Atomicity of tuple assigment


Tuples in C# have been present since version 4.0 as a library without any language support. C# 7.0 finally introduces proper language integration of tuples. For example, the syntax to create a tuple is simply:

var pair = (1,2);

Deconstructing is also supported:

var (x,y) = pair;

Combining these two features lets us use tuple assignment to swap variables:

(a,b) = (b,a);

Which is almost equivalent to, but more compact and more explicit than, the following:

var temp = a;
a = b;
b = temp;

This behaviour of tuple is akin to atomicity, indeed the left-hand side variables, are only assigned to once all the right-hand side ones have been evaluated. In pseudo syntax of my transactional model we would have:

transaction {
  a = b;
  b = a;
}

where a and b are both semi-mutable variables, hence changes would only be visible after the atomic block. Or in standard C# syntax:

var tempA = a;
var tempB = b;
a = tempB;
b = tempaA;

The tuple assignment syntax to swap two variables simplifies some standard algorithms such as the partitioning in the quick sort algorithm:

    public int Partition(int[] v, int low, int high) {
        var p = v[high];
        var i = low-1;
        for (int k = low; k < high; k++) {
            if (v[k] < p) {                
                i++;
                if (i != k) {
                    (v[i], v[k]) = (v[k], v[i]);
                }
            }
        }
        i++;
        (v[i], v[high]) = (v[high], v[i]);
        return i ;
    }

where the big advantage is that there is no need to use a temporary value or to worry about the order of the various node references are assigned. The downside is readability which decreases as the number of variables increases.

Other algorithms which manipulate linked list can also benefit from this syntax, for example the partitioning of a linked list can be written as:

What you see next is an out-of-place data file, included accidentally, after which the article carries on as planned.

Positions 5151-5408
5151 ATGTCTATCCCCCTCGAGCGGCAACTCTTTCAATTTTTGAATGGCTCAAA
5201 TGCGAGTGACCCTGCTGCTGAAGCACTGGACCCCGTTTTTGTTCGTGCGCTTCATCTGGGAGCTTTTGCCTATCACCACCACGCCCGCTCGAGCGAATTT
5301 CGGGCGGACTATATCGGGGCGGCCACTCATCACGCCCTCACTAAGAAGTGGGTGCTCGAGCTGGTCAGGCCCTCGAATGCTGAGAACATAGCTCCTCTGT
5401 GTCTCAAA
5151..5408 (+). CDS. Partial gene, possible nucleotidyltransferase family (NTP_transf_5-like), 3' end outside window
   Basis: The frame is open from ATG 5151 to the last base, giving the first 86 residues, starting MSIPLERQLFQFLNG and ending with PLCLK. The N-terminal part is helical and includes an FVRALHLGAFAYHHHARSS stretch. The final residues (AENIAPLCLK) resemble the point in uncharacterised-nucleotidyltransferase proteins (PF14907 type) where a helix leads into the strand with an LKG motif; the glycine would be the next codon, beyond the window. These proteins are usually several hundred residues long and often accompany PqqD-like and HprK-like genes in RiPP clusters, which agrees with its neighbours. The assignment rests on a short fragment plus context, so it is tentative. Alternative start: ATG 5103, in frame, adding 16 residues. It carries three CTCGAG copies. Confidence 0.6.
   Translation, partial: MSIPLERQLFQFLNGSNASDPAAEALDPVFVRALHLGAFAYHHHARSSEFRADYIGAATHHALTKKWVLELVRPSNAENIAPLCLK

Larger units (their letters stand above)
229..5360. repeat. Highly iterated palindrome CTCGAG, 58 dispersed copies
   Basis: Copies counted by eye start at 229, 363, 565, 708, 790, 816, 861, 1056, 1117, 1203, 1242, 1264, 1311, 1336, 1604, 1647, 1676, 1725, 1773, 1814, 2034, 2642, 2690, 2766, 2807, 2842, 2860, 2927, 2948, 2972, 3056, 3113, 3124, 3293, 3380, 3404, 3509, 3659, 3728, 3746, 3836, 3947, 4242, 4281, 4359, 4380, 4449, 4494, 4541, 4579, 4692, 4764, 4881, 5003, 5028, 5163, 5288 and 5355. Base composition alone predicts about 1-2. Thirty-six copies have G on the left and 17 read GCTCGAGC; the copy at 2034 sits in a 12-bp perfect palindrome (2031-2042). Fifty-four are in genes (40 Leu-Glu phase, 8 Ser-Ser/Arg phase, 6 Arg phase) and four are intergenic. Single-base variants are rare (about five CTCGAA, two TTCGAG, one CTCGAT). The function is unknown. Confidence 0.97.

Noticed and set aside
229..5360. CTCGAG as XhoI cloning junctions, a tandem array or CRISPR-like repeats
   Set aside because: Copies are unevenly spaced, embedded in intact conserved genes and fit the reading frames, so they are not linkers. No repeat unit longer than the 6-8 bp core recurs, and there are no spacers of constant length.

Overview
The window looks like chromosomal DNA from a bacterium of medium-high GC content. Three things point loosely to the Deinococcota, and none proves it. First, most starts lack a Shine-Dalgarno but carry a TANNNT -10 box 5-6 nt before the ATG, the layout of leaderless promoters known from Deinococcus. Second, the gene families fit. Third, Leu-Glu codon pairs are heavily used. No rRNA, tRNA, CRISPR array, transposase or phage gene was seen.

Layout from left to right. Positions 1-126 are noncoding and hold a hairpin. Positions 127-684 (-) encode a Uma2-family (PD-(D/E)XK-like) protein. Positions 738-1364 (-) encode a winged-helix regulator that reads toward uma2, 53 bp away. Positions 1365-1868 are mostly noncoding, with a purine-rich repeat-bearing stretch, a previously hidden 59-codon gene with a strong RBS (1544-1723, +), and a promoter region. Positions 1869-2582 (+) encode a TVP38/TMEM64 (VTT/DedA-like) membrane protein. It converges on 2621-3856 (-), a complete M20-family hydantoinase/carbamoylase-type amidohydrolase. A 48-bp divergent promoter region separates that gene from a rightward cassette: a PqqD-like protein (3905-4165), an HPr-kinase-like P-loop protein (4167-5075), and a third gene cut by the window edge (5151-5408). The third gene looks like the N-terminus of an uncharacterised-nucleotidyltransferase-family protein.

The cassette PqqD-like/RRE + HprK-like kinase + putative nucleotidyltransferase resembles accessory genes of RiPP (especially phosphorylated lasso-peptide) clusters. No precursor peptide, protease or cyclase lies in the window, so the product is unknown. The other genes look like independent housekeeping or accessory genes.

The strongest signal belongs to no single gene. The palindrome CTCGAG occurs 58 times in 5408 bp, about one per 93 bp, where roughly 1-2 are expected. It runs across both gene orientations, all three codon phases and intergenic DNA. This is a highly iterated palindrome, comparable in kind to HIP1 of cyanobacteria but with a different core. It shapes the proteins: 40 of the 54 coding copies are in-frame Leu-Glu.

private ListNode partition(ListNode node, int value) {
        if (node == null) return null;
        ListNode head = node;
        while (node.next != null) {
            if (node.next.value < value) {
                (node.next, node.next.next, head) = (node.next.next, head, node.next);
            } else {
                node = node.next;
            }
        }
        return head;
    }

where the big advantage is that there is no need to use a temporary value or to worry about the order of the various node references are assigned. The downside is readability which decreases as the number of variables increases.

In terms of atomicity of this assignment operation in case of exceptions, exceptions thrown while evaluating the right-hand side will result in none of the left-hand side value being assigned to. However, if any setter in the left-hand side throws, we can end-up with partially assigned values:

(c.r,c.i) = (1,2);

if the setter of c.i throws an exception, only c.r will have been assigned to, leaving c.i unassigned.

Albeit this assignment is only partially atomic, I find it useful in algorithms where is various variables or properties are swapped around.

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